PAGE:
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1 year after IPO, GreenSky could seek sale at stock's all-time low

After just over a year on the public markets, one of the country's biggest digital lenders is looking to sell.

GreenSky Inc. went public in May 2018 at $23 per share. After the stock lost more than a third of its value Aug. 6 on the heels of suspended guidance and a strategic review announcement, it has fallen more than 70% from its IPO price. The digital lender's second-quarter results also missed estimates in most major categories.

The company's shares now trade at an all-time low. Other digital lenders have fared better over the past year, but GreenSky's peers have also lagged far behind the broader market.

The GreenSky stock selloff is more a reaction to the weak second-quarter results than other news, said Sandler O'Neill analyst Christopher Donat. The company reported earnings per share five cents lower than estimated in addition to a sizable adjusted EBITDA miss, lower revenue and lower transaction volume growth compared with analysts' consensus expectations.

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But uncertainty around the stock was heightened even further by the board's pending strategic review of alternatives, a process that often includes seeking out potential buyers for a company.

In an interview, Donat pointed to three possible strategic buyers: American Express Co., which has an existing partnership with GreenSky; Goldman Sachs Group Inc., and in particular its Marcus division; or Square Inc., which has a strong mobile merchant-acquiring business.

A buyer would have to be comfortable sustaining or replacing the funding relationships that GreenSky now has, as well as taking on the risks inherent in the consumer spending categories GreenSky's loans focus on, Donat said. Much of its lending goes toward financing home improvement and healthcare costs. Home improvement or repair spending often dries up quickly during an economic downturn.

A deal could also come from a strategic buyer or a private equity firm, although a deal to go private would involve working through GreenSky's dual-class share model.

The analyst downgraded GreenSky to "hold" from "buy," pending clarity on future funding relationships and the strategic review.

GreenSky has a complex business model that has at times confused investors, analysts said.

The online lender connects banks with consumers looking to finance large purchases at checkout through an efficient digital application process. GreenSky charges merchants a transaction fee every time a loan is made through the platform. It also charges the lenders an ongoing servicing fee, which is a fixed percentage of the outstanding loan balance.

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But it also absorbs part of its bank partners' credit risk in what the company has called a waterfall funding model. Even though it still expects its main revenue driver — transaction volume — to grow 20% year over year for 2019, earnings have been more volatile in recent quarters.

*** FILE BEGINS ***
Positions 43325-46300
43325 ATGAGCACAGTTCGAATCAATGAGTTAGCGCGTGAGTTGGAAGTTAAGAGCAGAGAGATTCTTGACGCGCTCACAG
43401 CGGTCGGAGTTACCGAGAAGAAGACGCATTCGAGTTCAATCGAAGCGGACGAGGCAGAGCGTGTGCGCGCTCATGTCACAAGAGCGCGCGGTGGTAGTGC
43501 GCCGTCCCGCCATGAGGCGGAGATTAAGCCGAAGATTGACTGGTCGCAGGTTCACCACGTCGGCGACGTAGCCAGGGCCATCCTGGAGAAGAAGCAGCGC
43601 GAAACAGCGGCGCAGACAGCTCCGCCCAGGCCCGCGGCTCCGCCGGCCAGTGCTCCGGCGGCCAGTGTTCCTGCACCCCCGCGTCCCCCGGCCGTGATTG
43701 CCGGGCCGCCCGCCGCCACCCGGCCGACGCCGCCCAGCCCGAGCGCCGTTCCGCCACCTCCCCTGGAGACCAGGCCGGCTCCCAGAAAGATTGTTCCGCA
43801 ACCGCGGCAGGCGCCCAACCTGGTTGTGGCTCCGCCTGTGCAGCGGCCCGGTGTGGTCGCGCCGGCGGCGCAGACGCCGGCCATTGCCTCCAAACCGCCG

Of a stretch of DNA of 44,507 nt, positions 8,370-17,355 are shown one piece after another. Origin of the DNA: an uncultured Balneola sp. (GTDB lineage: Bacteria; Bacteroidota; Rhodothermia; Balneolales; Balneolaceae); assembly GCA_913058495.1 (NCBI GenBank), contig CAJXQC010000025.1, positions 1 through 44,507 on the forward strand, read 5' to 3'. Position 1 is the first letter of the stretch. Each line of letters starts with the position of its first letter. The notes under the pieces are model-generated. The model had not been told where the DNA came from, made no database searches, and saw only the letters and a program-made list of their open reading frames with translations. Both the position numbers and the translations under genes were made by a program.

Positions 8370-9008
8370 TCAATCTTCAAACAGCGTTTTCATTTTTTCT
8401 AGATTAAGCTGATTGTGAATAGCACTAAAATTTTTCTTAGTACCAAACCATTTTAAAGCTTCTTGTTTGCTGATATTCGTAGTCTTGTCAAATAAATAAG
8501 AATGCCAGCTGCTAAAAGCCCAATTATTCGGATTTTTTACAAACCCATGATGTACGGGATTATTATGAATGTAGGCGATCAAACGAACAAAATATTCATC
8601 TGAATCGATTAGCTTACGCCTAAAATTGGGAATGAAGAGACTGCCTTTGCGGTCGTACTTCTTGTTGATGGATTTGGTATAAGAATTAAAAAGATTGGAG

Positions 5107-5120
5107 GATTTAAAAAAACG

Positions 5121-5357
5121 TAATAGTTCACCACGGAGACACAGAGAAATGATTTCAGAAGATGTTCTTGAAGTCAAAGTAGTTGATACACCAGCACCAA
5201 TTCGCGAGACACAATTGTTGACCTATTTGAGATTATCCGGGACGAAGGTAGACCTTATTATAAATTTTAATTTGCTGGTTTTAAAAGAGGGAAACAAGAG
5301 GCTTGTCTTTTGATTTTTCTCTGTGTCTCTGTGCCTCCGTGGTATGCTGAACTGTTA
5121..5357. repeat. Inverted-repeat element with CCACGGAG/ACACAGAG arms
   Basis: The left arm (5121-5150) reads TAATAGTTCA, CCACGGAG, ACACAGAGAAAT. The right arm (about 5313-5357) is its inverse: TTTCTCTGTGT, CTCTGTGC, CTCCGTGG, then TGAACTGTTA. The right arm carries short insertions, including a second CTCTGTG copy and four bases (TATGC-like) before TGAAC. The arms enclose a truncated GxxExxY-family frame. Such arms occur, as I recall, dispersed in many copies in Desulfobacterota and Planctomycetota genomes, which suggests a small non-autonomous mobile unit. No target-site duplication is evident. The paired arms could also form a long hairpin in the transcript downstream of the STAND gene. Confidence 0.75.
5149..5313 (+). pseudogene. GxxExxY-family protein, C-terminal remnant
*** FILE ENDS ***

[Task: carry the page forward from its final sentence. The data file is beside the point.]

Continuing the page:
GreenSky also relies on just nine banks to fund its loans.

Four of those partners — SunTrust Banks Inc., Regions Financial Corp., Synovus Financial Corp. and Fifth Third Bancorp — funded most of the loans on GreenSky's platform, the company said in August 2018. But Regions said in May that it would not renew its indirect funding commitment when it expires at the end of 2019.

The nine partners have committed a maximum amount of $11.9 billion in loans, although GreenSky has not disclosed how much funding each bank in particular contributes. Its other partners are Midland States Bancorp Inc., Ion Bank, Renasant Corp., Flagstar Bank FSB and BMO Harris Bank NA.

In a nod to those concentration concerns, GreenSky unveiled a plan to seek funding from insurance companies, institutional asset managers, or government-sponsored pension plans in addition to its existing bank partners. The new model would result in less earnings volatility, executives said on an Aug. 6 earnings call.

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BTIG analyst Mark Palmer said the strategic review is an acknowledgment that GreenSky's current model is "not well suited" for the public markets.

"In particular, the complexity around the waterfall model that the company has with its bank partners is something that has been very confusing to many investors," Palmer said in an interview.

"Some investors have lost patience with the model," Sandler O'Neill's Donat said.

Bringing in new funding partners outside of banking could benefit the stock, but competition in the point-of-sale lending space has been heating up.

These dynamics make GreenSky difficult to model, analysts say. Although it is exposed to liquidity constraints, GreenSky also "boasts impressive origination tech" and reaches customers that its bank partners otherwise would not hit, said SunTrust analyst Andrew Jeffrey, in a note following the earnings release. But the analyst said GreenSky is not likely to find an acquirer at a material premium to the current market value.

It is feasible that GreenSky will attract a buyer given its expansive network of merchants, which Palmer sees as the main asset GreenSky could provide to another company.

"Whether GreenSky would command a significant premium over its current trading price is another question," Palmer said. "While that [merchant] distribution is valuable, it's not necessarily worth significantly more than where the stock is currently trading."